Break It Down: A Comparison of Macro- and Microtasks

Break It Down: A Comparison of Macro- and Microtasks

Presented at CHI 2015.

A large, seemingly overwhelming task can sometimes be transformed into a set of smaller, more manageable microtasks that can each be accomplished independently. In crowdsourcing systems, microtasking enables unskilled workers with limited commitment to work together to complete tasks they would not be able to do individually. We explore the costs and benefits of decomposing macrotasks into microtasks for three task categories: arithmetic, sorting, and transcription. We find that breaking these tasks into microtasks results in longer overall task completion times, but higher quality outcomes and a better experience that may be more resilient to interruptions. These results suggest that microtasks can help people complete high quality work in interruption-driven environments.

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Justin Cheng

April 23, 2015
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  1. Justin Cheng jcccf@cs.stanford.edu 1 A Comparison of Macro- and Microtasks

    Jaime Teevan teevan@microsoft.com Shamsi Iqbal shamsi@microsoft.com Michael Bernstein msb@cs.stanford.edu Break it Down
  2. A Comparison of Macro- and Microtasks

  3. A Comparison of Macro- and Microtasks Picking the best photos

    for an album
  4. A Comparison of Macro- and Microtasks Large

  5. A Comparison of Macro- and Microtasks Monolithic

  6. A Comparison of Macro- and Microtasks Overwhelming

  7. A Comparison of Macro- and Microtasks Pairwise comparisons of photos

  8. A Comparison of Macro- and Microtasks Smaller

  9. A Comparison of Macro- and Microtasks Done in seconds

  10. A Comparison of Macro- and Microtasks Done independently

  11. A Comparison of Macro- and Microtasks Transcribing a speech Lorem

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  12. A Comparison of Macro- and Microtasks Transcribing individual sentences Lorem

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  13. Are macrotasks or microtasks better?

  14. How do macrotasks and microtasks differ?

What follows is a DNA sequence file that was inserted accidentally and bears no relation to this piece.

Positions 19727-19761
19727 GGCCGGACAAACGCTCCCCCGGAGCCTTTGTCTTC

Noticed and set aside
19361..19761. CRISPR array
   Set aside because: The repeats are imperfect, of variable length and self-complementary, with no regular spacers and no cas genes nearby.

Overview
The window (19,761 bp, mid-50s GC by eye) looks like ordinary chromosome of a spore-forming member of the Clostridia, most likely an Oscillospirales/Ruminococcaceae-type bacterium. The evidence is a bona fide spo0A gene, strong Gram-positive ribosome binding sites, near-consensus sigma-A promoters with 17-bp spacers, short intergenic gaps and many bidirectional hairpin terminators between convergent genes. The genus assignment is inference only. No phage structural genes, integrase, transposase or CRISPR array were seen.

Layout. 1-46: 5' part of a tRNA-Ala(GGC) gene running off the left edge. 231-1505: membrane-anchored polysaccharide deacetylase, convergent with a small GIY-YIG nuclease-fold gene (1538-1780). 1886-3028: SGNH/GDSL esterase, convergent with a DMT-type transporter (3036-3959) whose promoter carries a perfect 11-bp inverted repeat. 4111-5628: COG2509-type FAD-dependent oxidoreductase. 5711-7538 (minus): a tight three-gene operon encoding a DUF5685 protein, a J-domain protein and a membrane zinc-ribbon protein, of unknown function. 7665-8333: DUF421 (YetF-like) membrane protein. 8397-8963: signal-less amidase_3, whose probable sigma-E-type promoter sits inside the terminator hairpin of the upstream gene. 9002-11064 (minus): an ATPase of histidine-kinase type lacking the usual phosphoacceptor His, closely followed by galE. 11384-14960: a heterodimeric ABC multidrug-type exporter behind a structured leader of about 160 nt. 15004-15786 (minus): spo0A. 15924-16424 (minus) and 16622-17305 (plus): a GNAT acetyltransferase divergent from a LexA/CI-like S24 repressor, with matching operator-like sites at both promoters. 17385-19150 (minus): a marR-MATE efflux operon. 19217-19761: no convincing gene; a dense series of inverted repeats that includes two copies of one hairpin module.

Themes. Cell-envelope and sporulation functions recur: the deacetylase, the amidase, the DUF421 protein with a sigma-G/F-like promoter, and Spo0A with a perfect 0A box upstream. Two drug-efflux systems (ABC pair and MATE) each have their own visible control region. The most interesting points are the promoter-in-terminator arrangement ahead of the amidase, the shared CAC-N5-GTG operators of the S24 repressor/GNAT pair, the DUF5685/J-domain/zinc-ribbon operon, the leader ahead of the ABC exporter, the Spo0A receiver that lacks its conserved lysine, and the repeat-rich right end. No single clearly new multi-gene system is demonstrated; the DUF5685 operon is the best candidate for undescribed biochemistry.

15. People already break tasks down.

  16. Tasks are perceived in segments. Zacks, J. M., Tversky, B.,

    and Iyer, G. Perceiving,remembering, and communicating structure in events. In Exp. Psychol. Gen. 2001. Wickens, C. D. Multiple resources and performance prediction. In Theor. Issues Ergon. 2002. =
  17. Many tasks are done in short bursts. Gonzalez, V. M.,

    and Mark, G. Constant, constant,multi-tasking craziness: managing multiple working spheres. In CHI 2004.
  18. They are constantly interrupted. Gonzalez, V. M., and Mark, G.

    Constant, constant,multi-tasking craziness: managing multiple working spheres. In CHI 2004. Hey, quick question… Have a minute?
  19. Microtasking is prevalent in crowdsourcing.

  20. Microtasking can help us be productive in spare moments of

    time. Vaish, R., et al. Twitch crowdsourcing: crowd contributions in short bursts of time. In CHI 2014.
  21. How do macrotasks and microtasks differ in terms of…?

  22. How do macrotasks and microtasks differ in terms of time

    taken?
  23. How do macrotasks and microtasks differ in terms of work

    quality?
  24. How do macrotasks and microtasks differ in terms of interruptibility?

  25. How do macrotasks and microtasks differ in terms of worker

    preference?
  26. × Task Format (Macrotask/Microtask) Presence of Interruptions (Interruptions/No Interruptions) Arithmetic

    Sorting Transcription 3 Tasks 110 Participants on Clickworker (+MTurk)
  27. Arithmetic Macrotask and Microtask

  28. Sorting Macrotask and Microtask

  29. Sorting Macrotask and Microtask

  30. Transcription Macrotask and Microtask

  31. How do macrotasks and microtasks differ in terms of time

    taken?
  32. Microtasks generally take longer Task Time (s) 0 50 100

    150 200 Arithmetic Sorting Transcription Macrotask Microtask p<0.001
  33. How do macrotasks and microtasks differ in terms of work

    quality?
  34. Microtasks result in fewer errors Error Rate 0 0.1 0.2

    0.3 0.4 Arithmetic Sorting Transcription Macrotask Microtask p<0.001
  35. take more time fewer errors take less time more errors

    Macrotasks Microtasks … …
  36. How do macrotasks and microtasks differ in terms of interruptibility?

  37. Macrotasks more susceptible to interruptions Task Time w/o Interruptions 0

    20 40 60 80 100 120 140 Uninterrupted Interrupted Macrotask Microtask p<0.10
  38. Microtasks less susceptible to interruptions Task Time w/o Interruptions 0

    20 40 60 80 100 120 140 Uninterrupted Interrupted Macrotask Microtask p<0.10
  39. How do macrotasks and microtasks differ in terms of worker

    preference?
  40. 77% of workers preferred microtasks to macrotasks.

  41. take more time fewer errors take less time more errors

    unaffected by interruptions preferred more slowed by interruptions preferred less Macrotasks Microtasks
  42. Information workers can benefit from microtasking. (Can we write research

    papers on our phones?)
  43. Information workers can benefit from microtasking. (Can turkers benefit from

    macrotasking?)
  44. 44 Break it Down A Comparison of Macro- and Microtasks

    Justin Cheng jcccf@cs.stanford.edu Jaime Teevan teevan@microsoft.com Shamsi Iqbal shamsi@microsoft.com Michael Bernstein msb@cs.stanford.edu